Sarah Ward had also been involved in a case where it was alleged that the Y&AS terrier men had dug into a badger set on 17th December 2011. No action was taken and we can only wonder if there have been other cases she has thrown out. She was also involved in a failed case of “trespassing to disrupt a lawful activity” against hunt sabs in 26th November 2011, when the saboteurs had stopped an unlawful dig-out of a fox.
Hunt saboteurs were informed that Sarah Ward rides with the Badsworth & Bramham Moor Foxhounds who saboteurs allege consistently and routinely flout the Hunting Act 2004. In an email, the hunt saboteur witnesses challenged Ward on her involvement with the hunt and she responded (pictured): “I do follow hounds occasionally and don’t see what my hobbies have to do with members of the public as others wouldn’t tell them they go bike riding.”, a few minutes later two attempts were made to recall the email (pictured). This information was then used to make an official complaint about Ward being biased in favour of the hunt.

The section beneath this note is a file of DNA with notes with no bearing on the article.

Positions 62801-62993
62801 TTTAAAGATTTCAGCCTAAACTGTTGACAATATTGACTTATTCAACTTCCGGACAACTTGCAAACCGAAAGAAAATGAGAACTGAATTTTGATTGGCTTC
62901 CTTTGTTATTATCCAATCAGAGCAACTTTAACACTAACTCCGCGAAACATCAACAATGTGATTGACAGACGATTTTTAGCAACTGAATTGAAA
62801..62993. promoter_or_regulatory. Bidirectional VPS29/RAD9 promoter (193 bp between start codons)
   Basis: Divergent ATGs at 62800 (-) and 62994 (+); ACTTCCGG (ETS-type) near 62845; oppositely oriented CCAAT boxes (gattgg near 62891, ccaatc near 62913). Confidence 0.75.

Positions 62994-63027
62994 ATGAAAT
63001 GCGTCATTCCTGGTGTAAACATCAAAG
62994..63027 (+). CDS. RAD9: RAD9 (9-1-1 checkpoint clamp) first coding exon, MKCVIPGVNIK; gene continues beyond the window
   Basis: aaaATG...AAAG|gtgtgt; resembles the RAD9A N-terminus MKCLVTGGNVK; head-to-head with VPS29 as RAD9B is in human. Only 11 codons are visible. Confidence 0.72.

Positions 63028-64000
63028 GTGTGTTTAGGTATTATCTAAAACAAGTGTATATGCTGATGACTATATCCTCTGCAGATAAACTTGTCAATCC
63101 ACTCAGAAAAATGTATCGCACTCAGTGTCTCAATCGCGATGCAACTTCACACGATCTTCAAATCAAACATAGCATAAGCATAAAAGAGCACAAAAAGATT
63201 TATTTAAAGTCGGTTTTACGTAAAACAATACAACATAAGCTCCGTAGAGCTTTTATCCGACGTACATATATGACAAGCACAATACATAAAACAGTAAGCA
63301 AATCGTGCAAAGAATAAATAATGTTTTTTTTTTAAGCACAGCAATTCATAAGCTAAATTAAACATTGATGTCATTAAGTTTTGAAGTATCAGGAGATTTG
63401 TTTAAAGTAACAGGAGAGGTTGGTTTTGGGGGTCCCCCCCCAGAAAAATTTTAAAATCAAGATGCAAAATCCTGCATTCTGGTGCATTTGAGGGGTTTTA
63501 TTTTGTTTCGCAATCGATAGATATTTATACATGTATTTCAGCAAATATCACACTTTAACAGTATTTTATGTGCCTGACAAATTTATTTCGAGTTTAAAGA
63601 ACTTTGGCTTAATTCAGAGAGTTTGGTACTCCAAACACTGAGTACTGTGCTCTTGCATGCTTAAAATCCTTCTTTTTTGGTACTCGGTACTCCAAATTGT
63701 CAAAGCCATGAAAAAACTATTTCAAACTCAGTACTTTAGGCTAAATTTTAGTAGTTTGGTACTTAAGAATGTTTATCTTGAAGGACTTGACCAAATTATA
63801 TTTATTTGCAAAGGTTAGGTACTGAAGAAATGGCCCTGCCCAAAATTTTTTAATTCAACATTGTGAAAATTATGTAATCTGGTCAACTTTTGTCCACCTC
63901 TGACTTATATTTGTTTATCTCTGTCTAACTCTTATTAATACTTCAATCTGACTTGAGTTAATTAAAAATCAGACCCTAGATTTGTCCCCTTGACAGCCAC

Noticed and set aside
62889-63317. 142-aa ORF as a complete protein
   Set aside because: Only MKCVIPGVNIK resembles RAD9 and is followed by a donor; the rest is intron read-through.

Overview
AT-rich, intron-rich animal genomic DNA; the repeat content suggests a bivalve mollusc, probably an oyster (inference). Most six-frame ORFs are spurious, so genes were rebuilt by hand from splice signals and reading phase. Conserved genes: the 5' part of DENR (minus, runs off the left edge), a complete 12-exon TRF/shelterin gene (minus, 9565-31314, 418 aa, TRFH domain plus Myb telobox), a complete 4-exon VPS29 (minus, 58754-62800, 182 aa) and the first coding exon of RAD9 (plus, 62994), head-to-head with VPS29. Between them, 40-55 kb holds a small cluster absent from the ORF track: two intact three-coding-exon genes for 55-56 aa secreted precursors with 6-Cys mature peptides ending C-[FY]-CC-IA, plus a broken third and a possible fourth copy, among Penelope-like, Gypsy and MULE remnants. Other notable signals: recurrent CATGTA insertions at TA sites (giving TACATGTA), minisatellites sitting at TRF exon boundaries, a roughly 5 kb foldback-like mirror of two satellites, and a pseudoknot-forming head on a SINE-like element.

Following the complaint, a letter from North Yorkshire Police, dated 12 April 2013 reported that Ward “will no longer deal with similar matters or any wildlife crime”. Saboteurs working in the North Yorkshire area welcome this decision and hope that Ward’s successor is someone who actually cares about wildlife crime, and not potentially a part of it..
Lee Moon, press officer of the HSA stated:
“North Yorkshire Police have clearly made the correct decision in removing Sarah Ward from her post as Wildlife Officer, but the question should be asked what vetting procedure is used as well what training and expected skills are required regarding this post. Clearly there is a failure in the process so far. Although hunts ‘could’ be acting legally considering the frequent convictions using the hunting act, the claims made in the press by the Countryside Alliance, and the clear intention to return to legal hunting as soon as they can, any person who rides with a hunt cannot be seen as a fit person to be a Police wildlife officer. We assume all Wildlife cases she has been involved in will be reviewed, especially the most recent cases and appropriate actions taken by the police.”